Thursday, February 7, 2002
Jim Dyke/Trevor Francis
The Commerce Department will host a summit in Washington, D.C., on April 4-5, to help identify the best solutions to challenges posed by management of the nation's airwaves, U.S. Secretary of Commerce Don Evans announced today.
The "Spectrum Summit," to be hosted by the Commerce Department's National Telecommunications and Information Administration (NTIA), will address spectrum allocation and efficiency, the spectrum requirements of new technologies, and regulatory processes. It is a key step through which NTIA, the Federal Communications Commission and federal agencies are working together to make spectrum management processes more effective.
"We must continue to create the right environment for growth in private-sector technologies that use spectrum, while balancing delicate national security and public safety needs. This Summit is a major step forward in our far-reaching effort to deal with the complex issues inherent in spectrum management policy," Evans said. "We owe it to the American people to get the most out of this national resource."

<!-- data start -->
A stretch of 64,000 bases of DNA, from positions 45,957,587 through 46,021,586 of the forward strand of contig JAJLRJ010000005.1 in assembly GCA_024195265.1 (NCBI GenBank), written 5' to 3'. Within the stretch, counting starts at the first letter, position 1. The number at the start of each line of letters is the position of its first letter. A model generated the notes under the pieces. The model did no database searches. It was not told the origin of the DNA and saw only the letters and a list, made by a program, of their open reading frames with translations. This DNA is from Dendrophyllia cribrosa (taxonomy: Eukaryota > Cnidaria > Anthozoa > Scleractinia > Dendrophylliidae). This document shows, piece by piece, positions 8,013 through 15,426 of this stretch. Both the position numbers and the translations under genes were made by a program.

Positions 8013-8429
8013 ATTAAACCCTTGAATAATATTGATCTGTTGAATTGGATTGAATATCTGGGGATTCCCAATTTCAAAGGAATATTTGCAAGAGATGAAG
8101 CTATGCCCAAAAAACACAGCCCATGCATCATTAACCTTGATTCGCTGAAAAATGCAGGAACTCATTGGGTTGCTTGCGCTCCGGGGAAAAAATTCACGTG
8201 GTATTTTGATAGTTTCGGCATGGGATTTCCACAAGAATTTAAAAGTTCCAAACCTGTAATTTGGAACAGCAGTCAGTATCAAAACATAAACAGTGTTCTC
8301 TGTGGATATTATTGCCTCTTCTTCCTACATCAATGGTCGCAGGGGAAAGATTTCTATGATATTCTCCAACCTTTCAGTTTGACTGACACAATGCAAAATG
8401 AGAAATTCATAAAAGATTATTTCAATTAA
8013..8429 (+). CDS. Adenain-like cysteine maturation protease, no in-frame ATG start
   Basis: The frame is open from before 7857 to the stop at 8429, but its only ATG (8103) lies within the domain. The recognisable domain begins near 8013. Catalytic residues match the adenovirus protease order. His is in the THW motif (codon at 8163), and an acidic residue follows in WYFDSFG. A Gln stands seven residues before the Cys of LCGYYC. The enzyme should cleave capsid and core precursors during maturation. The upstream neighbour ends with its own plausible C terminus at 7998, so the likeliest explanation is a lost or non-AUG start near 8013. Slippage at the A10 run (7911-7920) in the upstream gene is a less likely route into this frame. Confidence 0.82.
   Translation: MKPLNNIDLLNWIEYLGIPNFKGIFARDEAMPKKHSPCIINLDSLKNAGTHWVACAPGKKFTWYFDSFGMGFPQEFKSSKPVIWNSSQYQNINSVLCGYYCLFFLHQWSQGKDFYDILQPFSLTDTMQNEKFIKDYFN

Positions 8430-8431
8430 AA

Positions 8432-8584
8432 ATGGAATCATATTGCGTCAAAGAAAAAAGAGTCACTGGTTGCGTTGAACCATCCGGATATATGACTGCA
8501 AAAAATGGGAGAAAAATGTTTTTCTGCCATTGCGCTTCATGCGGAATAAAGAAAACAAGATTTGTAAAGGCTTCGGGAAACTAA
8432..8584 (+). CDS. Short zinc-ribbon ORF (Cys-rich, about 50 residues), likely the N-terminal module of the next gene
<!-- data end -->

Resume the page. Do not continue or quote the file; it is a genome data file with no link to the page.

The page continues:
According to NTIA Assistant Secretary Nancy J. Victory, the summit will focus on ways to solicit innovative ideas on spectrum policy focusing on the auction process, how to expand secondary markets for spectrum, how to encourage innovation in new wireless technology and how to define spectrum rights without limiting technology that could be used. The first day of the Summit will feature industry and government spectrum users, economists, analysts and technologists; the second day will be devoted to working sessions focused on the commercial, international and federal government perspectives. Federal Communications Commission (FCC) Chairman Michael Powell is scheduled to participate, as is David Gross, Deputy Assistant Secretary of State.
"The Summit will bring together experts from inside and outside the government to explore new ideas to meet the practical needs of U.S. service providers, private and public safety users, government and consumers," Victory said